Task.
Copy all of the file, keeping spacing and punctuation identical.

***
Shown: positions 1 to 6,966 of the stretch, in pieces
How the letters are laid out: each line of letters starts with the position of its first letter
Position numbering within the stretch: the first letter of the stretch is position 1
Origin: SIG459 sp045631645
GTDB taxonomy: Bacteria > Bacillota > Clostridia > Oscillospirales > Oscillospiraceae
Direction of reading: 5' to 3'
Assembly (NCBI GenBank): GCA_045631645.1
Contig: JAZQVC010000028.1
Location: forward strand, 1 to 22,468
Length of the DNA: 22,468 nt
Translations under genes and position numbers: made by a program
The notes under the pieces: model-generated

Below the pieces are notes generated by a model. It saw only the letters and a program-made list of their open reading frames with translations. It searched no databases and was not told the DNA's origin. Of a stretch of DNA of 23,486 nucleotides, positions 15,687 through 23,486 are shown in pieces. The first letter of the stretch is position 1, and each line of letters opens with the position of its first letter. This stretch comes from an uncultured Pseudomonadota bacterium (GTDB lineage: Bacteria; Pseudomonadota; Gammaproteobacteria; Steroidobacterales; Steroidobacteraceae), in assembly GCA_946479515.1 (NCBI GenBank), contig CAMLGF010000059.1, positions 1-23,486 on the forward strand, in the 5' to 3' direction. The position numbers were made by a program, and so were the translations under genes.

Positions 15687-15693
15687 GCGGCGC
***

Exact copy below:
Shown: positions 1 to 6,966 of the stretch, in pieces
How the letters are laid out: each line of letters starts with the position of its first letter
Position numbering within the stretch: the first letter of the stretch is position 1
Origin: SIG459 sp045631645
GTDB taxonomy: Bacteria > Bacillota > Clostridia > Oscillospirales > Oscillospiraceae
Direction of reading: 5' to 3'
Assembly (NCBI GenBank): GCA_045631645.1
Contig: JAZQVC010000028.1
Location: forward strand, 1 to 22,468
Length of the DNA: 22,468 nt
Translations under genes and position numbers: made by a program
The notes under the pieces: model-generated

Below the pieces are notes generated by a model. It saw only the letters and a program-made list of their open reading frames with translations. It searched no databases and was not told the DNA's origin. Of a stretch of DNA of 23,486 nucleotides, positions 15,687 through 23,486 are shown in pieces. The first letter of the stretch is position 1, and each line of letters opens with the position of its first letter. This stretch comes from an uncultured Pseudomonadota bacterium (GTDB lineage: Bacteria; Pseudomonadota; Gammaproteobacteria; Steroidobacterales; Steroidobacteraceae), in assembly GCA_946479515.1 (NCBI GenBank), contig CAMLGF010000059.1, positions 1-23,486 on the forward strand, in the 5' to 3' direction. The position numbers were made by a program, and so were the translations under genes.

Positions 15687-15693
15687 GCGGCGC